Improves Heart Health.

The coconut can improves heart health by providing healthy short chain and medium chain fatty acids (MCFA) that are essential to good hcoconut budealth.  Close to 98% of all fatty acids consumed are composed of long-chain fatty acids (LCFA), which are very different from MCFA that have no negative effect on cholesterol ratios and help to lower the risk of atherosclerosis and protect against heart disease.  Studies have shown that populations in Polynesia and Sri Lanka, where coconuts are a dietary staple, do not suffer from high serum cholesterol or heart disease.  Unlike other fats, the unique properties of coconut also contain a large amount of lauric acid, which is the predominant fatty acid found in mother's milk.

It’s a hangover helper.

There’s a reason the morning after is so painful: Alcohol dehydrates you, leading to nausea and headaches. Like any drink, coconut water refills your H2O stores, but plain water does the job just as well, notes Samir Zakhari, Ph.D., director of the Division of Metabolism and Health Effects at the National Institute on Alcohol Abuse and Alcoholism. As for electrolytes, our kidneys preserve them when we drink alcohol, so there’s no need to replace them with coconut water. If the coconut taste lifts your postspirits spirits, go for it; but you can save cash (and calories) by turning on the tap.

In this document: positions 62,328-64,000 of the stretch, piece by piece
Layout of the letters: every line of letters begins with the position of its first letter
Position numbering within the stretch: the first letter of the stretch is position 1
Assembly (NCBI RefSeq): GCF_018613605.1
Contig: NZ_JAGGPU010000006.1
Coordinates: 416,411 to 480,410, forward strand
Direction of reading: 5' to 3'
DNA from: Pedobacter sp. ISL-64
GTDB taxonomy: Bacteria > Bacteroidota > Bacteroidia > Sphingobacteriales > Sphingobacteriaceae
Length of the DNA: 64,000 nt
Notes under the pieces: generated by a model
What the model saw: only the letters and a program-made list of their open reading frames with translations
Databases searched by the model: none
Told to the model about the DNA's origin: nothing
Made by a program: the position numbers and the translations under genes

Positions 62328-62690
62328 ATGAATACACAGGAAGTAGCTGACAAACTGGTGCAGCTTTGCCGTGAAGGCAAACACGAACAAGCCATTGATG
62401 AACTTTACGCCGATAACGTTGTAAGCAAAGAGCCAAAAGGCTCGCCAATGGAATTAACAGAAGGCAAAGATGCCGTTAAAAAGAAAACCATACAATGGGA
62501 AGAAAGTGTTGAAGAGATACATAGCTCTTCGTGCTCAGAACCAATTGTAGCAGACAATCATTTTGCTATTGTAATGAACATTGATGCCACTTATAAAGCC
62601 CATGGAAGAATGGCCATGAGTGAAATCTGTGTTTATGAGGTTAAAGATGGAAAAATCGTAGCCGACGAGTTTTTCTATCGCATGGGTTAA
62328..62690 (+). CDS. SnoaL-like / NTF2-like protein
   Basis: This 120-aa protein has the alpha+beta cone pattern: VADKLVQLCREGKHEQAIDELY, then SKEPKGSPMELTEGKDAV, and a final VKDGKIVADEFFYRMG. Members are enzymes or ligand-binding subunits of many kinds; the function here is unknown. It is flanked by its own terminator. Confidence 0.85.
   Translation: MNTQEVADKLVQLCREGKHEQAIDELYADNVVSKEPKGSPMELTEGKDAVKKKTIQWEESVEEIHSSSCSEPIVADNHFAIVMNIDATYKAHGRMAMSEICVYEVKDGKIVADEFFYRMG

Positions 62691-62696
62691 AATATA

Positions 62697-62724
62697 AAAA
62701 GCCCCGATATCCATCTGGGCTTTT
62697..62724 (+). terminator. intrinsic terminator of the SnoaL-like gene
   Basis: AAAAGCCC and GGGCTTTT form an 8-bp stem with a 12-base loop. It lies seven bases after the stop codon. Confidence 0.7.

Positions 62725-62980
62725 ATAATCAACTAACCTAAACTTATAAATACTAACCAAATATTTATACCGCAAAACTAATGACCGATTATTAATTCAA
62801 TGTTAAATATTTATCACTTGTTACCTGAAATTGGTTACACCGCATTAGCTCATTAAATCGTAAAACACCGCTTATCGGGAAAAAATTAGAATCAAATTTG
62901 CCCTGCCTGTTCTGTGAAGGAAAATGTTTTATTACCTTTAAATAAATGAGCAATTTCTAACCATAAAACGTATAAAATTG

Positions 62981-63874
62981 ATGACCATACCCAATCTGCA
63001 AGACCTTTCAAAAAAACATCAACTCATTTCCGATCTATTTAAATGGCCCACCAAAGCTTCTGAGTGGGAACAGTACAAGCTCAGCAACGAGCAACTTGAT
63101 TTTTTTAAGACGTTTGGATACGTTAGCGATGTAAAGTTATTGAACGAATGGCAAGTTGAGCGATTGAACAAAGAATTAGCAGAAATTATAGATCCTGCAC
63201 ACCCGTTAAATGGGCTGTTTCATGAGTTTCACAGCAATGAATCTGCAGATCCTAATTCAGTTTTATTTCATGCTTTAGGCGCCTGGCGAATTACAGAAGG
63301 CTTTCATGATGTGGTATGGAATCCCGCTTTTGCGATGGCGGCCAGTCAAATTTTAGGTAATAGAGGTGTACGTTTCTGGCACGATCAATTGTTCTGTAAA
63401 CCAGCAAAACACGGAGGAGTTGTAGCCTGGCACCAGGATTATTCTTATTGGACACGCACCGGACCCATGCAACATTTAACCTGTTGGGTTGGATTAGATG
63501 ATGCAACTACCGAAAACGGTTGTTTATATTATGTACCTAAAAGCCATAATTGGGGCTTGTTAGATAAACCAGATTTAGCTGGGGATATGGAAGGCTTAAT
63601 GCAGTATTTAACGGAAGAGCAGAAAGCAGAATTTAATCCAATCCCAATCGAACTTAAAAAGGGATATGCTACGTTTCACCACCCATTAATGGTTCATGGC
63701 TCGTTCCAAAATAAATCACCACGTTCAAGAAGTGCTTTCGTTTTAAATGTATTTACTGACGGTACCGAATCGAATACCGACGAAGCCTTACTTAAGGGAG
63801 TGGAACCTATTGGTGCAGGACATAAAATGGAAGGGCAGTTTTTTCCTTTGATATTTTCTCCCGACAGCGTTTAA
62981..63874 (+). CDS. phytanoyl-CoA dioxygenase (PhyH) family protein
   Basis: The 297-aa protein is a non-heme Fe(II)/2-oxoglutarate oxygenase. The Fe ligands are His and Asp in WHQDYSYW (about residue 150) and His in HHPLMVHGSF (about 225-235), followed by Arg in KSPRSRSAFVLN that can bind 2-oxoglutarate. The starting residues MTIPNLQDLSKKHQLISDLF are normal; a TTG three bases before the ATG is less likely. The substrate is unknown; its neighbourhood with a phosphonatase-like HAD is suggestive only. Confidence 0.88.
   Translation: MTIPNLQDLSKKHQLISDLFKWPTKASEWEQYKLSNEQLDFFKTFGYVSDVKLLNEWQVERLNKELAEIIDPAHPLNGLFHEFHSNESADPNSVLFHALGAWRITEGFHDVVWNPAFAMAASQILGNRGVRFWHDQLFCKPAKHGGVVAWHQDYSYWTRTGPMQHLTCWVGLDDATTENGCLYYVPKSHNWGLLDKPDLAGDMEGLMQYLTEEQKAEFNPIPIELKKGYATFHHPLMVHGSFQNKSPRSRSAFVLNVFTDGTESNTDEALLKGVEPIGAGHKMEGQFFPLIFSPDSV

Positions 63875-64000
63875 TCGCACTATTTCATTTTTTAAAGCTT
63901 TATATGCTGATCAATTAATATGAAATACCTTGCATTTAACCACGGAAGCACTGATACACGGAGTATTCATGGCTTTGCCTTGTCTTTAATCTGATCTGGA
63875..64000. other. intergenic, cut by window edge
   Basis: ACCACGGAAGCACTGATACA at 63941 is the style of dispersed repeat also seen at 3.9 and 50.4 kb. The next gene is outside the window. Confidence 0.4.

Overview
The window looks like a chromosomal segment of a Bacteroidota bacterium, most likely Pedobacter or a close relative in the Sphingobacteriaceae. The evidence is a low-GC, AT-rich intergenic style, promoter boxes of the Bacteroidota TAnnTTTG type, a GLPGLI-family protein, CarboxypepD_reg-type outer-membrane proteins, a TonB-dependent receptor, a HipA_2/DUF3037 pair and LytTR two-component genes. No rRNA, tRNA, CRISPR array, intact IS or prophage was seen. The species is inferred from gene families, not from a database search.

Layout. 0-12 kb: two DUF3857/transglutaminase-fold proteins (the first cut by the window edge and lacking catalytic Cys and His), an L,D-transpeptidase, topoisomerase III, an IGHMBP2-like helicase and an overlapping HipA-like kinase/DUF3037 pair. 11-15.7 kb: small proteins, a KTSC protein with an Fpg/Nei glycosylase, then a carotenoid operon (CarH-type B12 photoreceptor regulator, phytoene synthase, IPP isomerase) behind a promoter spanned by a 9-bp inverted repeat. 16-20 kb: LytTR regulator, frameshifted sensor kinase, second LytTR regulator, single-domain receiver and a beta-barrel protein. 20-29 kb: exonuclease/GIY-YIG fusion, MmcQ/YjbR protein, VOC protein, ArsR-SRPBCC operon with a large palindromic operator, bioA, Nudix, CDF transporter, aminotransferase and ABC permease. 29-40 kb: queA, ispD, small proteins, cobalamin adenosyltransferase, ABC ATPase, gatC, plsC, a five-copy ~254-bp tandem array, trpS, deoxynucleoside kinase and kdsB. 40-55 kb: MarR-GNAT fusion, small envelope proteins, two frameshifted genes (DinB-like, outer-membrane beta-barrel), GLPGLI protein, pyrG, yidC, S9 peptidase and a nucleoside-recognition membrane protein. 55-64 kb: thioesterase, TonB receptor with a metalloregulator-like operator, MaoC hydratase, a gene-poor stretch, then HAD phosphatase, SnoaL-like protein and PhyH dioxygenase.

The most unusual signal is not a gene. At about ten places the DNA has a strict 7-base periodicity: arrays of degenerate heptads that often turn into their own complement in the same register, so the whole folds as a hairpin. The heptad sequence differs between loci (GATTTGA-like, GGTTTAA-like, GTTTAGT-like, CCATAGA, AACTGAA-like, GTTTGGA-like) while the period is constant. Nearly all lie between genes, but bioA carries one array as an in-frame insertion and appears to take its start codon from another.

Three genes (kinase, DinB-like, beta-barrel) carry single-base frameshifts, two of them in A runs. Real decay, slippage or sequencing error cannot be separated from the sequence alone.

Coconut water is also believed to be good for pregnant women.

1. Natural Electrolytes

Young coconut water enriched with electrolytes, chloride, calcium, potassium, magnesium, sodium, and riboflavin. As a natural isotonic mineral rich and have the same electrolyte with an electrolyte body, young coconut water is beneficial for rehydration and to restore stamina.

Pregnant mothers need more water than others. Dehydration during pregnancy can lead to various complications, including headaches, cramps, edema and even contractions that can lead to premature delivery.

2. Natural Diuretic

As a natural diuretic that sterile, young coconut water helped launch the clean urine and urinary tract. It is nutritious produce toxic substances from the body and prevent urinary tract infections, which are also quite common in pregnant women.

3. Anti Disease

Young coconut water contains lauric acid, acid that helps fight disease. Lauric acid contained in coconut water equal to that found in breast milk and has a characteristic antifungal, antibacterial and antiviral to maintain the health of mothers and babies from the virus such as herpes and HIV, giardia lamblia protozoa and bacteria chlamydia and heliokobater.

4. Assist Digestion

Coconut water is also believed to improve gastrointestinal function. During pregnancy, the placenta produces the hormone progesterone, which slows muscle contraction in the stomach until the digestion was slowed. Coconut water will help increase the speed of digestion.

5. Increase HDL

Young coconut water does not contain fat and cholesterol, but according to research to increase good cholesterol (HDL) in the body.